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Convertible Equity – A New Hope?

YCombinator's SAFE documents are a popular mechanism for implementing a convertible equity financing arrangement.

YCombinator’s SAFE documents are a popular mechanism for implementing a convertible equity financing arrangement.

Over the past few years, financing for early stage companies has increasingly taken the form of convertible debt. Some estimates suggest that these notes are used in more than 2/3rds of startup seed rounds. Moreover, these notes may be collectively responsible for saddling thousands of startups with billions of dollars of debt. Ironically, very few players in the startup world anticipate these notes being repaid, but a number of founders and investors have expressed concern that these securities can potentially trigger significant consequences for a startup. Yet despite these shortcomings, convertible debt continues to enjoy prominence as a financing instrument primarily due to its expedient and affordable nature. Frustrated with the failure of the startup community to address this ailment, Adeo Ressi of the Founder Institute contacted Yokum Taku at Wilson Sonsini Goodrich & Rosati to try to create an alternative to convertible debt. In 2012, they proposed convertible equity as an alternative to debt financing. This alternative offers startups a new way to finance their company with the benefits of a convertible note while simultaneously eschewing some of its key drawbacks.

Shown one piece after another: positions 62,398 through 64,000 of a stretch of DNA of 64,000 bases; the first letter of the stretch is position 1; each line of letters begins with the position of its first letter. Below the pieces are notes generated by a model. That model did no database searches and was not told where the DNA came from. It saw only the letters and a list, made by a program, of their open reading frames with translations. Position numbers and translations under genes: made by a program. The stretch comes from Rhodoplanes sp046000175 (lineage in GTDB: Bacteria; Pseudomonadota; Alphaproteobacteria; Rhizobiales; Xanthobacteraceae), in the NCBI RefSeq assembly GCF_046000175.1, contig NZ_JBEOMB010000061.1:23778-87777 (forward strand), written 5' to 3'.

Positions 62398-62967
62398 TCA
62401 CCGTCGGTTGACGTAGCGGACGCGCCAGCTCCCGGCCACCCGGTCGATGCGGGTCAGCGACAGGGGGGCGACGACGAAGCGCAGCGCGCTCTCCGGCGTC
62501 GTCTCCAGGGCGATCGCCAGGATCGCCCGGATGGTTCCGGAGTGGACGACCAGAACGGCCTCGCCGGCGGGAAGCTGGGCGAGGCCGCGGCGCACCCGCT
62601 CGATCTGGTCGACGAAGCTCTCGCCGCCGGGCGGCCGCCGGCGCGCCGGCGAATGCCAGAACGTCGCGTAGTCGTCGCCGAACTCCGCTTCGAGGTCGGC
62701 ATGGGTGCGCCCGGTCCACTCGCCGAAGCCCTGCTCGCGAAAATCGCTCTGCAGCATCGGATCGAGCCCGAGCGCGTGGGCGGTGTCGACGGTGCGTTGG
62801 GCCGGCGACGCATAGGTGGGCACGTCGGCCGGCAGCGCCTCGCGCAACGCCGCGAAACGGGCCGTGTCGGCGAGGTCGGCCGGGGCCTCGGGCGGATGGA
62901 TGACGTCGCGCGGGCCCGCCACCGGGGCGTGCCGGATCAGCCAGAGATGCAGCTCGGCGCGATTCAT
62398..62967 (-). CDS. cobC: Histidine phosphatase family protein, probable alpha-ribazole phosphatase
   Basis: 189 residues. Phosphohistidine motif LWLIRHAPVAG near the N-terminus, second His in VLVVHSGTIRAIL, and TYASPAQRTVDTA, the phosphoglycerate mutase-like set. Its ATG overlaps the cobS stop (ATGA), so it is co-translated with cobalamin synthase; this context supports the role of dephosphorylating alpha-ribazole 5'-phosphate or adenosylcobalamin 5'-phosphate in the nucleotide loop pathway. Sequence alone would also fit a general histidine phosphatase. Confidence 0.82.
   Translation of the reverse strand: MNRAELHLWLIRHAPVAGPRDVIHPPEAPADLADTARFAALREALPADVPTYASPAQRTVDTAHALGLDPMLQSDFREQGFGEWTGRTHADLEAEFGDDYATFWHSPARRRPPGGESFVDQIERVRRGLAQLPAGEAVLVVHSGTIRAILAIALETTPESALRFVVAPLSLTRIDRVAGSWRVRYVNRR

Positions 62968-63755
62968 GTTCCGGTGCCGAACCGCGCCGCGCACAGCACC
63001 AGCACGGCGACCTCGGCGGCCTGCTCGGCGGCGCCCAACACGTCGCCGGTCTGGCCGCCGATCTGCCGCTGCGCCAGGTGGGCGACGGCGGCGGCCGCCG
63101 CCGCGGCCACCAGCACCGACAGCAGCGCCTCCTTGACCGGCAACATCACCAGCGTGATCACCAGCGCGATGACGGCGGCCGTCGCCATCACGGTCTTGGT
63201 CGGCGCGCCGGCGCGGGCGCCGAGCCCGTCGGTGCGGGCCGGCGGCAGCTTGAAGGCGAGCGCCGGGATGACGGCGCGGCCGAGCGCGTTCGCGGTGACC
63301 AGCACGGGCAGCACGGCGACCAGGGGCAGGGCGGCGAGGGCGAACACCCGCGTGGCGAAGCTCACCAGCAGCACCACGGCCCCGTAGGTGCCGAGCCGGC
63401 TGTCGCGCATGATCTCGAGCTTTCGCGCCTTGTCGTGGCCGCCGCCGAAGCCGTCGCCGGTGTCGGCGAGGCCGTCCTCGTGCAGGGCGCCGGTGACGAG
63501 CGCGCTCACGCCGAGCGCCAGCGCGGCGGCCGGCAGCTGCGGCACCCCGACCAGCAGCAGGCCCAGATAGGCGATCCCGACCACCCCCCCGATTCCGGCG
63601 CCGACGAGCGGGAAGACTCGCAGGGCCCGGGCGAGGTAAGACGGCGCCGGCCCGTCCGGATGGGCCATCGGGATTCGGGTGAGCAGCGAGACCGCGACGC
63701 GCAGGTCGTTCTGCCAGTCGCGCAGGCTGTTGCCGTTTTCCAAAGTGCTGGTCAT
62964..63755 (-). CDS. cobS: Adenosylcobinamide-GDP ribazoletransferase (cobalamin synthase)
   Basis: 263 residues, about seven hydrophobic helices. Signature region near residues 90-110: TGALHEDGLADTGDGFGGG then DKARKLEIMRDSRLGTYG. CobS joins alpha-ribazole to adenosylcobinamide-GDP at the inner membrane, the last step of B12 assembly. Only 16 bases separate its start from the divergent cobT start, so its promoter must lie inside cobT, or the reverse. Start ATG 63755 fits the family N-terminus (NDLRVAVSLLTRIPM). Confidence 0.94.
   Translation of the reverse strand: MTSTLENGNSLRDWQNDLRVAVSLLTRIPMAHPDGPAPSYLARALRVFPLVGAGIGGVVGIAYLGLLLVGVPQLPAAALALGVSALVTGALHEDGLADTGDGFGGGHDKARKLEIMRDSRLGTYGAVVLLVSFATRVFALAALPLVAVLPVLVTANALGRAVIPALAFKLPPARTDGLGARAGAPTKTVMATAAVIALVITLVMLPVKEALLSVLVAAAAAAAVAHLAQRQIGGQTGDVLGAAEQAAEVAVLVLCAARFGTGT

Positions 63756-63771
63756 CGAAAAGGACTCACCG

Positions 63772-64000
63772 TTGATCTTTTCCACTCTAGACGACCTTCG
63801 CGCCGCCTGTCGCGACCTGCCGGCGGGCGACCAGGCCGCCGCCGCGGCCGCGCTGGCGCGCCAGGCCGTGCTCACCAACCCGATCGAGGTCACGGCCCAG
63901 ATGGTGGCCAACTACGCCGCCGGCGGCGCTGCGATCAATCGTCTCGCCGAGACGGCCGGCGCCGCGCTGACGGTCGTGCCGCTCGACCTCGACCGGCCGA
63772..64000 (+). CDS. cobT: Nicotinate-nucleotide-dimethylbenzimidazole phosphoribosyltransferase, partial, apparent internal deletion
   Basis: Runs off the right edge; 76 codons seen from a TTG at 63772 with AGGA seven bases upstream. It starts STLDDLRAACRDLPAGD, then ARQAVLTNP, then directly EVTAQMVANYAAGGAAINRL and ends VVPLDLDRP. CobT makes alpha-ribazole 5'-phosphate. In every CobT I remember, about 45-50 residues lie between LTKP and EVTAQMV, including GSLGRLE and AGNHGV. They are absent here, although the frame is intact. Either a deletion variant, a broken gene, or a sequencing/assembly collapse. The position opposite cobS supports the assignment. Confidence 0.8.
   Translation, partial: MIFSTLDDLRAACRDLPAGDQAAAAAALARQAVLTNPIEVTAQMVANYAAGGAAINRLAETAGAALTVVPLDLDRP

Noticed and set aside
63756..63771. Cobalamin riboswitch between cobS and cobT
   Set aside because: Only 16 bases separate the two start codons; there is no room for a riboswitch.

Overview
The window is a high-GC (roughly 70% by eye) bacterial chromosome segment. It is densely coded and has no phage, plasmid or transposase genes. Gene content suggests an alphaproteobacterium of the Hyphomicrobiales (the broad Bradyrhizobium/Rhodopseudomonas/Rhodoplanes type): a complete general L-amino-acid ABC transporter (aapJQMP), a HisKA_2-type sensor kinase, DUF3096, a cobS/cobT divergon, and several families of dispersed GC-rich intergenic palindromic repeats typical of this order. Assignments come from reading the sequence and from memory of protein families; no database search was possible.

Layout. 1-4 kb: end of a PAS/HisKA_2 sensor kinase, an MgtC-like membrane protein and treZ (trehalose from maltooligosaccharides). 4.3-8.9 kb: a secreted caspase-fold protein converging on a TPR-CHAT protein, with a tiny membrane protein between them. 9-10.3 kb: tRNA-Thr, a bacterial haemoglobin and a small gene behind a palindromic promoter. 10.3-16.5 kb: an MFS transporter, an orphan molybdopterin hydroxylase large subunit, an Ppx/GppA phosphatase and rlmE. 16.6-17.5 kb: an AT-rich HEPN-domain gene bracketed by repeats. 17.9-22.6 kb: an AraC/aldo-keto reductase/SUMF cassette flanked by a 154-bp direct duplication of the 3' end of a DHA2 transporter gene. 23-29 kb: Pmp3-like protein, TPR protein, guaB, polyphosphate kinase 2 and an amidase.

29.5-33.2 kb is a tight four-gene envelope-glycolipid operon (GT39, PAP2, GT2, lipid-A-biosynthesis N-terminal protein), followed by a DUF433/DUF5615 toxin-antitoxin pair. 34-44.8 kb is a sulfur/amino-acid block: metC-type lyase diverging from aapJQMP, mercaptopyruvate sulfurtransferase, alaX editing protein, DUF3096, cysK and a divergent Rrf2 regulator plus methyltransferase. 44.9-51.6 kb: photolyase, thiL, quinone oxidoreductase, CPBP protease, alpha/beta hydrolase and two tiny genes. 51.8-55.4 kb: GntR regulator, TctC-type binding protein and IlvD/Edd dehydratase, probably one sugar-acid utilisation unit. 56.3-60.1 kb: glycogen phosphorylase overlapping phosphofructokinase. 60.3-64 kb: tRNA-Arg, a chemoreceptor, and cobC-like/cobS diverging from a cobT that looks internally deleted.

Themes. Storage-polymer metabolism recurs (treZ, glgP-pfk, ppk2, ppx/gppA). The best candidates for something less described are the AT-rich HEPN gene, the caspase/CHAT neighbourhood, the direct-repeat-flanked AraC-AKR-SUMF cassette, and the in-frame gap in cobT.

What is Convertible Debt?

Before exploring the benefits of convertible equity, it’s critical to understand why convertible debt is an attractive financing option for startups. Convertible debt is structured as a loan to the company by an investor that converts to equity in the company upon some future triggering event. Usually, this conversion occurs upon a “qualified financing,” in which the company raises a minimum, predetermined amount of cash in a Series financing. Sometimes convertible noteholders will negotiate valuation caps or discount rates to reward the investor for their risk in investing at such early stages. In this sense, convertible debt is meant to mirror traditional equity financing in many ways.

The allure of convertible debt primarily rests in how quickly these notes can be consummated without significant attendant legal fees. The entirety of a convertible note and its accompanying terms may be encompassed in a mere few pages. Moreover, convertible notes do not set a valuation on a company and can be negotiated independently with individual investors (i.e. a “rolling round”). As such, the legal costs are a fraction of the costs associated with a full equity financing.

What’s Wrong with Debt?

There are at least four issues with convertible debt that should give both founders and investors pause: